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DIY web design, entering the dark side - Part 2

Updated: Mar 8, 2020

When Rob and Jenny Gill, owners of Hastings HIVE, needed a website for their premier co-working space in the Hawke's Bay, they created their own. This is Part 2 of a three part series about their DIY design and authoring journey. Have you read Part 1 first?

Where were we? Ah yes ... your editor in the throes of losing his digital virginity. Plunging into the void of free-form (well, almost free) editing. At the push of a button our website was birthed from the comforting womb of the WIX ADI (artificial design intelligence) environment, on to the cold stable floor of the WIX editor like a young foal staggering around, clumsy of limb, filled with youthful wonder (Editor: artistic licence pending).

The "not so scary after a while", WIX editor. showing the homepage

Instead of simple multi-choice options, your editor was faced with a plethora of tool boxes, drop-down menus, strips, columns, headers, layers and, of all things, anchors! Why an anchor, you cry? That’s well beyond the editor’s pay grade to explain, but suffice to say, by pointing and clicking on everything you find, being reasonably aware of what has changed and why, and being quick with the rewind button, you will progress fast. Layers do need a mention because, on a webpage, elements overlap. So thinking in layers is not only important, but it’s like moving from a simple game of draughts to a digital 3D version. So you have to know which layer of the webpage you are working in and what will happen to something, when you change something else in another layer. But don’t let me put you off, you will soon be anchoring with the best of them, like a tarry old deckhand.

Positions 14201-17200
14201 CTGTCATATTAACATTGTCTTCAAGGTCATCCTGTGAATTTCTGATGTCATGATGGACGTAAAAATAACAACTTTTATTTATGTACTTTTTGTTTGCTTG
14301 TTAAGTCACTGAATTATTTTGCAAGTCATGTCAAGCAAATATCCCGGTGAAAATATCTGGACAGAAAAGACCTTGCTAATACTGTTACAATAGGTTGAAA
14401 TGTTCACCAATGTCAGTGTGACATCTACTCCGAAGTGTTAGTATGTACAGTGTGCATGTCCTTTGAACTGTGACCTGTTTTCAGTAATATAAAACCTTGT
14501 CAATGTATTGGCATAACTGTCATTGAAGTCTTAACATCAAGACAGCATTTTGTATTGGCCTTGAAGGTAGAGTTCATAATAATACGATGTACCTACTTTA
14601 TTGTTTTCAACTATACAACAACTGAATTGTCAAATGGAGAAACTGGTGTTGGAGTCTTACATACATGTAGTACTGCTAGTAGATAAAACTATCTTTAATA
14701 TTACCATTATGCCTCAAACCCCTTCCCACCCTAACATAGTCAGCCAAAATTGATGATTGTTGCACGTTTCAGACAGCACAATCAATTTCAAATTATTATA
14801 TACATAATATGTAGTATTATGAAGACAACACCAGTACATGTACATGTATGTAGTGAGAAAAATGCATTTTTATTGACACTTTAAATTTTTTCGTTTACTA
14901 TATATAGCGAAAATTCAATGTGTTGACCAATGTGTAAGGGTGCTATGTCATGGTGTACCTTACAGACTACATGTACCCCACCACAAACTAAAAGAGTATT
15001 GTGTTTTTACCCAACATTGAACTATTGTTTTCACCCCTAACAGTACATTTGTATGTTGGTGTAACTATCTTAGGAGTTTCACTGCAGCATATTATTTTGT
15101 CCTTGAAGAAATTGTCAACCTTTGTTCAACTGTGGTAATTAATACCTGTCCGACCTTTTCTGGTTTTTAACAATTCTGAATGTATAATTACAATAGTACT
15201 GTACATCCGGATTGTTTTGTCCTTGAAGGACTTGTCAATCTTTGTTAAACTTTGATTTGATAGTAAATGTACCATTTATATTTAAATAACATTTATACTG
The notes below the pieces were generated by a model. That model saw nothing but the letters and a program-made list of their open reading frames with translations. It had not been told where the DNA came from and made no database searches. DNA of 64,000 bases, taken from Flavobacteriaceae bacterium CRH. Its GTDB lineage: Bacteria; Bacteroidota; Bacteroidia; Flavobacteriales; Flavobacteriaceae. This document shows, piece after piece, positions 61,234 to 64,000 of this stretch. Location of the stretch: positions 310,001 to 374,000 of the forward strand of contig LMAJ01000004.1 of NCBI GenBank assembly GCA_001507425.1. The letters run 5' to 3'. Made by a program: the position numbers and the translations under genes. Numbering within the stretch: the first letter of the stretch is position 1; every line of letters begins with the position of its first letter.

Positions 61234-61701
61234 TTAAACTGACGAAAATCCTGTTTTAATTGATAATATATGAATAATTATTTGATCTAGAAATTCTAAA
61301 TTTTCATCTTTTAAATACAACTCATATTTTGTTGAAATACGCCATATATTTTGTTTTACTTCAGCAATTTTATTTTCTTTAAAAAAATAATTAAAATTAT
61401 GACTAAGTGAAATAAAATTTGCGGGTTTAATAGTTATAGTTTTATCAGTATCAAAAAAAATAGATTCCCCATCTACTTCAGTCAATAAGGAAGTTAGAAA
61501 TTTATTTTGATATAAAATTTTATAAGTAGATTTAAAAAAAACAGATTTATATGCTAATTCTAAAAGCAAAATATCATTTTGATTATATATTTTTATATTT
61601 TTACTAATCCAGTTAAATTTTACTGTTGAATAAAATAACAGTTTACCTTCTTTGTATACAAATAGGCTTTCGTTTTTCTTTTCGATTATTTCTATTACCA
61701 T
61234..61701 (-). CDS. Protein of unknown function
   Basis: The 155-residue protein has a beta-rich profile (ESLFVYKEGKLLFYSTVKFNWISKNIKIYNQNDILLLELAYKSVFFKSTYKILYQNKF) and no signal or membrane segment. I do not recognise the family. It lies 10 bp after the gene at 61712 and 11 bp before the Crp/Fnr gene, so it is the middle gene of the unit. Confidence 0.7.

Following the path predicted by Vilfredo Pareto more than a century ago, most of the time and effort spent in the website creation was in the last 20%. As Mark Twain wryly observed, “I apologise for such a long letter - I didn't have time to write a short one.” But re-drafting and editing time is well spent and having full control meant the writing and creating melded into one seamless process, which was somehow quite liberating.

The time arrived to publish or be DAMNED. But first a sanity check from friend and professional web designer Simon, who kindly offered to "run the rule" over the site. A nervous week reminiscent of school report time ensued for your editor, hoping for at least a “must try harder” pass mark.

Simon kindly agreed for us to share his verbal report. “I really liked the website and, for a first effort, I thought it was excellent. The use of the colours, the content, imagery and overall layout was fine. But most visitors flick through your images first to find what they need, and if they can’t find it quickly, they’re gone. So there were three main areas for improvement (Editor: Simon’s expression for 'newbie errors'):

  1. Make the home page more visual and less wordy, with easy to read key points. In fact make all the text bigger and easier to read.

  2. Ensure the navigation menu in the header is clear, using distinct drop-down menus with single word options where possible, that mean what they say.

  3. Be consistent in style and layout between the webpages, so the reader quickly learns to navigate and find what they are looking for.

Otherwise, it was a B+ from me (Editor blushes and bows awkwardly).”

Ok, there were a few technical things that needed some wizardry from Simon. And a couple of nice-to-have things that can’t be done in WIX at the moment. But unless you’re a pro, you probably won’t notice. You will be the judge of the results, but as webmaster and blog editor, the time and effort taken to learn the interface and having some basics really helps with maintaining the site.

Next up, we cover your editor's journey into the wild west frontier of SEO (search engine optimisation).

Special thanks to Simon Yock. You can check out his super-cool work at:

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